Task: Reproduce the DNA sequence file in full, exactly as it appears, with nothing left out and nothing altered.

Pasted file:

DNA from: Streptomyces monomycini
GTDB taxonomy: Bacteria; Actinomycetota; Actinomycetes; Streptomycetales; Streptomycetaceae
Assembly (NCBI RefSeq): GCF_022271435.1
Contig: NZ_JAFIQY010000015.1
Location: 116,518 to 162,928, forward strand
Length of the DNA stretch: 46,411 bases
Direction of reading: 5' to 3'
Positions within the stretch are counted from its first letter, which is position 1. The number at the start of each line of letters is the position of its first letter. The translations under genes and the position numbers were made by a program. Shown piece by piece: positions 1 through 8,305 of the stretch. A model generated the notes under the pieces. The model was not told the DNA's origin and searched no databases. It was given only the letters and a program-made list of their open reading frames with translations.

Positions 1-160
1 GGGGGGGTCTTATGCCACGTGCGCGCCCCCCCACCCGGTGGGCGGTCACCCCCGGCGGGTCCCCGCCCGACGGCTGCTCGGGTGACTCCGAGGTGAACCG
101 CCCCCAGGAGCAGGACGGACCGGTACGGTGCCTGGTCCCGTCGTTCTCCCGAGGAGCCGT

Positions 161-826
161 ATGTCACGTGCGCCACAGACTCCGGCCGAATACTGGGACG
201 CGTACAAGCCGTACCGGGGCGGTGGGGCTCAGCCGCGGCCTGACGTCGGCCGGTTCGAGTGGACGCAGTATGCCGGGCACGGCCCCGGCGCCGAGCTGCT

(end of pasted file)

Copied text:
DNA from: Streptomyces monomycini
GTDB taxonomy: Bacteria; Actinomycetota; Actinomycetes; Streptomycetales; Streptomycetaceae
Assembly (NCBI RefSeq): GCF_022271435.1
Contig: NZ_JAFIQY010000015.1
Location: 116,518 to 162,928, forward strand
Length of the DNA stretch: 46,411 bases
Direction of reading: 5' to 3'
Positions within the stretch are counted from its first letter, which is position 1. The number at the start of each line of letters is the position of its first letter. The translations under genes and the position numbers were made by a program. Shown piece by piece: positions 1 through 8,305 of the stretch. A model generated the notes under the pieces. The model was not told the DNA's origin and searched no databases. It was given only the letters and a program-made list of their open reading frames with translations.

Positions 1-160
1 GGGGGGGTCTTATGCCACGTGCGCGCCCCCCCACCCGGTGGGCGGTCACCCCCGGCGGGTCCCCGCCCGACGGCTGCTCGGGTGACTCCGAGGTGAACCG
101 CCCCCAGGAGCAGGACGGACCGGTACGGTGCCTGGTCCCGTCGTTCTCCCGAGGAGCCGT

Positions 161-826
161 ATGTCACGTGCGCCACAGACTCCGGCCGAATACTGGGACG
201 CGTACAAGCCGTACCGGGGCGGTGGGGCTCAGCCGCGGCCTGACGTCGGCCGGTTCGAGTGGACGCAGTATGCCGGGCACGGCCCCGGCGCCGAGCTGCT